Based on this thesis, the propagandists developed several narratives. To begin with, they noted that such a system must be immediately destroyed because “Russia is an empire, a vertical state that either exists strong or does not exist at all.” Well-known Kremlin political scientist Sergei Markov also claims that the country “needs unity of command, as the president said earlier” (, June 26). Constant calls to strengthen the government lead to the idea that the main consequence of the rebellion will inevitably be an increase in repression. Moreover, the propagandists tried in vain to save Putin’s seriously damaged image. Since ordinary citizens did not join the rebellion, they concluded that society “gave the president the kind of overwhelming credibility that no election can bestow,” after which they declared that the 2024 presidential election is “a mere formality.” Such passages may connote the beginning of the gradual preparation of Russian society for the idea of abolishing elections (YouTube, June 26).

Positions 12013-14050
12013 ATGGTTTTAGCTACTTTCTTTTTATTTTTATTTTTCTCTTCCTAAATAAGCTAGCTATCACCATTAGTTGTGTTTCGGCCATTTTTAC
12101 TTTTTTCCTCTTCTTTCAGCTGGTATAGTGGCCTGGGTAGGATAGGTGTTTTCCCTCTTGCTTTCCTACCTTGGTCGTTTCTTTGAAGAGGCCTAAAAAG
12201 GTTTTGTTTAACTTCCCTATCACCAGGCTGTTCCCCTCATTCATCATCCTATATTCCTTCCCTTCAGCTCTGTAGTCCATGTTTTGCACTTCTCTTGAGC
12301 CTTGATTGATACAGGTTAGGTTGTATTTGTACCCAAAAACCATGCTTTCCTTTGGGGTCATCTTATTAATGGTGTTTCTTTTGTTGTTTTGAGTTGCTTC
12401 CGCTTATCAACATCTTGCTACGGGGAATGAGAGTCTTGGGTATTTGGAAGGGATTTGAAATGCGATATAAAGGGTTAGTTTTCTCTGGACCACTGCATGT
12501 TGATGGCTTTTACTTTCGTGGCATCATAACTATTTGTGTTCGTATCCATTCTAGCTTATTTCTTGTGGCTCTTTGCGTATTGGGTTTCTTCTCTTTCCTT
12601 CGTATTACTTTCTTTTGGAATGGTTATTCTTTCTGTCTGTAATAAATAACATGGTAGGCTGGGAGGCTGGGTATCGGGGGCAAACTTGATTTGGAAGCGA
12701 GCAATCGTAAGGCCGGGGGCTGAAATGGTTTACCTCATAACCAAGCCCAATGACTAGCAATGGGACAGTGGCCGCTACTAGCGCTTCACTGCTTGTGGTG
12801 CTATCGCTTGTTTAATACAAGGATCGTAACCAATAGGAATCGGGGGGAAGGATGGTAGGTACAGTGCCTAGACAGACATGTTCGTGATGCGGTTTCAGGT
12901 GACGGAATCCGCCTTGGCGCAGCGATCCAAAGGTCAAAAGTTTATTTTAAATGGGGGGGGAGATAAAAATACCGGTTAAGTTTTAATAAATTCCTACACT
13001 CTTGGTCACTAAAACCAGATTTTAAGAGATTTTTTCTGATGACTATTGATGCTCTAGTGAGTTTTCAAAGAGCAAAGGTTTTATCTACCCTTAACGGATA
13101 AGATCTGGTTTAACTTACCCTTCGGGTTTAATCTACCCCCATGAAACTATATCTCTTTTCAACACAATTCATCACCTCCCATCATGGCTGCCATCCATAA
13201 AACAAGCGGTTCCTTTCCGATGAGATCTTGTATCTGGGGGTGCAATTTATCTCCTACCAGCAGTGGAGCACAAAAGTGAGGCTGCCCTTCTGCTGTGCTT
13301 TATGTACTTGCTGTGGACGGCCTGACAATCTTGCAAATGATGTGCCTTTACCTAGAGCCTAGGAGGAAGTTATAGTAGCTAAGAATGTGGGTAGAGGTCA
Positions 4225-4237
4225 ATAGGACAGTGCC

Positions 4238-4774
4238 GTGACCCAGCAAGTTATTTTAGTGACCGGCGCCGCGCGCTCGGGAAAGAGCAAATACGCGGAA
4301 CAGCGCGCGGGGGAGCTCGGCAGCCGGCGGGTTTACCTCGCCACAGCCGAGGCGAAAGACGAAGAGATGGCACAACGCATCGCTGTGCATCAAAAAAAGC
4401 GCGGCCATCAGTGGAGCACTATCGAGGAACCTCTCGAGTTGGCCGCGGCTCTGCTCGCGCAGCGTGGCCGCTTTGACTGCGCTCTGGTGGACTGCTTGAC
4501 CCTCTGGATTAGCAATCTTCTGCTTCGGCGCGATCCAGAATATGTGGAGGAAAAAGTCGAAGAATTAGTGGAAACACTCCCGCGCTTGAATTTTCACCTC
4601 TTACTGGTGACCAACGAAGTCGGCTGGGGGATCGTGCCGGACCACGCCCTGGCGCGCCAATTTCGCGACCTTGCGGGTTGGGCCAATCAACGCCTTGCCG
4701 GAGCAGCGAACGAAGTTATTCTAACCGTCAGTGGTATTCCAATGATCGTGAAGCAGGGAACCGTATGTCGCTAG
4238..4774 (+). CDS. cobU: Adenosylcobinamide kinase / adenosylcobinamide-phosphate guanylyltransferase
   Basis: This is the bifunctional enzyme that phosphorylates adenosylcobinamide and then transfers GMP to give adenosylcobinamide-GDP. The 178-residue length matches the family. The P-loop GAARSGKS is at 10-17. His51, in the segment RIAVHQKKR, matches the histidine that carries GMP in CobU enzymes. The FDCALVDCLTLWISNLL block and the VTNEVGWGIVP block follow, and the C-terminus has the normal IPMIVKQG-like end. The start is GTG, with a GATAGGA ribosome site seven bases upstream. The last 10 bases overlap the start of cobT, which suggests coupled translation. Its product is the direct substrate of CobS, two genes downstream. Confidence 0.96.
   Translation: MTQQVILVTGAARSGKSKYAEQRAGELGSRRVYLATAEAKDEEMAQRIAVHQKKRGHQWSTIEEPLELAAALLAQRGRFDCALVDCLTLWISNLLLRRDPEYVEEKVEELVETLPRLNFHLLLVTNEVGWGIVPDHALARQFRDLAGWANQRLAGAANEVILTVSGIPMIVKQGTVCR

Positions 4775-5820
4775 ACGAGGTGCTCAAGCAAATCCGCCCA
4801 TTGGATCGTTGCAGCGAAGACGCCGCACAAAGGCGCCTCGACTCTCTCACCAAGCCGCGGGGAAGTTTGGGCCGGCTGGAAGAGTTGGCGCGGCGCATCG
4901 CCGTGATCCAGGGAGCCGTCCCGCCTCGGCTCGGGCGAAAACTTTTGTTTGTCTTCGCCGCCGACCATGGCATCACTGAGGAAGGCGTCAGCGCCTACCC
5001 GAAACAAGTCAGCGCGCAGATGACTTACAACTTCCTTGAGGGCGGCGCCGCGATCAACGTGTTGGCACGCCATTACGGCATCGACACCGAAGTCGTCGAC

It is significant that the propaganda practically avoided mentioning that Prigozhin’s fighters managed to seize significant strategic objectives in Rostov-on-Don and almost reached Moscow with no opposition. This demonstrates not only the blatant lack of professionalism within the Russian military and security forces but also leads to the suspicion that certain people in the leadership of the Ministry of Defense and the FSB contributed to Prigozhin’s actions. Earlier, this author already noted that the confrontation between the Russian elites and special services is becoming more and more violent (see EDM, May 22). Now, this trend is only intensifying.

By Kseniya Kirillova, for Jamestown Foundation